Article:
Dr Wynand Van der Goes van Naters
Telephone:+44(0)29 208 74127
Location:Cardiff School of Biosciences, The Sir Martin Evans Building, Museum Avenue, Cardiff, CF10 3AX
Figure 1. Male fruit fly Drosophila approaching a female: what does it sense? Some pheromones may be present in the hydrocarbon layer on the surface of the insects. See Van der Goes van Naters WM & Carlson JR (2007) Current Biology 17: 606-612. Image from doi:10.1016/j.cell.2007.04.011
We are interested in the molecular basis of smell and taste in insects. Smell and taste provide fundamental questions in biology –in the molecular neurobiology of behaviour, in development, in learning and memory, in chemical ecology and in evolution. Insects often locate and select the hosts from which they feed, and find sites for laying eggs, by chemical cues. Smell and taste also play important roles in mate choice (Figure 1) and other social interactions. Insects include some of the most serious vectors of disease, and cause enormous losses in agriculture. New methods for insect control may come from a molecular understanding of the senses of smell and taste. For an overview see Van der Goes van Naters WM & Carlson JR (2006) Nature 444: 302-307.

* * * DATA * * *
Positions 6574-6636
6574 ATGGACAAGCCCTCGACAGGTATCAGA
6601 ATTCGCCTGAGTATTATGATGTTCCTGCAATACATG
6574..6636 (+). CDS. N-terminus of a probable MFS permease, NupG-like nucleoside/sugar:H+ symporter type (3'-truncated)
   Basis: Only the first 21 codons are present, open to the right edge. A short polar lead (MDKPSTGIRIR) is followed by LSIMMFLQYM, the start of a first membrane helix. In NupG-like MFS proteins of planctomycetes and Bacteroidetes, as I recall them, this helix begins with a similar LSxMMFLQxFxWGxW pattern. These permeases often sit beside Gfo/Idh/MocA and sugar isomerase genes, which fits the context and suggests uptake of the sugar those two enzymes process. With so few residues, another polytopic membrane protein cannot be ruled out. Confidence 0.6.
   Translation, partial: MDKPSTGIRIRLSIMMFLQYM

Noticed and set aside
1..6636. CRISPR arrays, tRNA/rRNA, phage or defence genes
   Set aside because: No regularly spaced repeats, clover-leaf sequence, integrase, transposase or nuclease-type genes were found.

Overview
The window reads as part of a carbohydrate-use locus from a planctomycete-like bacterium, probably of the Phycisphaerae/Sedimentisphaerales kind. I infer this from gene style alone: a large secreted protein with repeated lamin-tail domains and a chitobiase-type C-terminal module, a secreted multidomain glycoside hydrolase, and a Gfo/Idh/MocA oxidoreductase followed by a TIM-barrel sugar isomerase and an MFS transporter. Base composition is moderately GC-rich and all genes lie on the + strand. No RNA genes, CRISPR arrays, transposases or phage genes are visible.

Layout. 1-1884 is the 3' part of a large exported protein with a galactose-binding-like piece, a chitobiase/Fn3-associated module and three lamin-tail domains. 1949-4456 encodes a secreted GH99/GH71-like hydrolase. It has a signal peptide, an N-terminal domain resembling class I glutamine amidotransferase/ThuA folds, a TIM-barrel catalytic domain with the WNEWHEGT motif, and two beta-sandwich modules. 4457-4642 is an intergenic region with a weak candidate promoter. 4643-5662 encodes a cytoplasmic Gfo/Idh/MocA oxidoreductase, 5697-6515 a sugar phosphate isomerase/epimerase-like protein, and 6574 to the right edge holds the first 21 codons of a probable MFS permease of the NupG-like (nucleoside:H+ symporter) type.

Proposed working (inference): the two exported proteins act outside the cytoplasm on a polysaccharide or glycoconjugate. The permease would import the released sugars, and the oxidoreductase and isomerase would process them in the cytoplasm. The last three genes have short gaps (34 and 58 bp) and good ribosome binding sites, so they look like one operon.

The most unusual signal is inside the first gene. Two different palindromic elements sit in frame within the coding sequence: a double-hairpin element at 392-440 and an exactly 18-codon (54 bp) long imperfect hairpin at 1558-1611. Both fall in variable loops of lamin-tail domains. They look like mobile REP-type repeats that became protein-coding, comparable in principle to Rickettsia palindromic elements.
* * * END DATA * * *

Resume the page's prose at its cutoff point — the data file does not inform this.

A second research direction is the function of P2X receptors in model invertebrates.